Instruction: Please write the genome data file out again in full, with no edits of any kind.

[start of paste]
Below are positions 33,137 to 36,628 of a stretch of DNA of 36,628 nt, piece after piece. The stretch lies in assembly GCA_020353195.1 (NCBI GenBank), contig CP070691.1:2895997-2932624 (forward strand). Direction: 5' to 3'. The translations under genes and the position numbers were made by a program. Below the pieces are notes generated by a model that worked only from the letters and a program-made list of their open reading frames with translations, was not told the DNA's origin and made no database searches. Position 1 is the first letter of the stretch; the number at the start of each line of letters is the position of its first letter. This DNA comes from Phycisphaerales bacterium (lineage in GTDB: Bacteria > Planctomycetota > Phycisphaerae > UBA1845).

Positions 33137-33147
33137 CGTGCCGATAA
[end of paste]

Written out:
Below are positions 33,137 to 36,628 of a stretch of DNA of 36,628 nt, piece after piece. The stretch lies in assembly GCA_020353195.1 (NCBI GenBank), contig CP070691.1:2895997-2932624 (forward strand). Direction: 5' to 3'. The translations under genes and the position numbers were made by a program. Below the pieces are notes generated by a model that worked only from the letters and a program-made list of their open reading frames with translations, was not told the DNA's origin and made no database searches. Position 1 is the first letter of the stretch; the number at the start of each line of letters is the position of its first letter. This DNA comes from Phycisphaerales bacterium (lineage in GTDB: Bacteria > Planctomycetota > Phycisphaerae > UBA1845).

Positions 33137-33147
33137 CGTGCCGATAA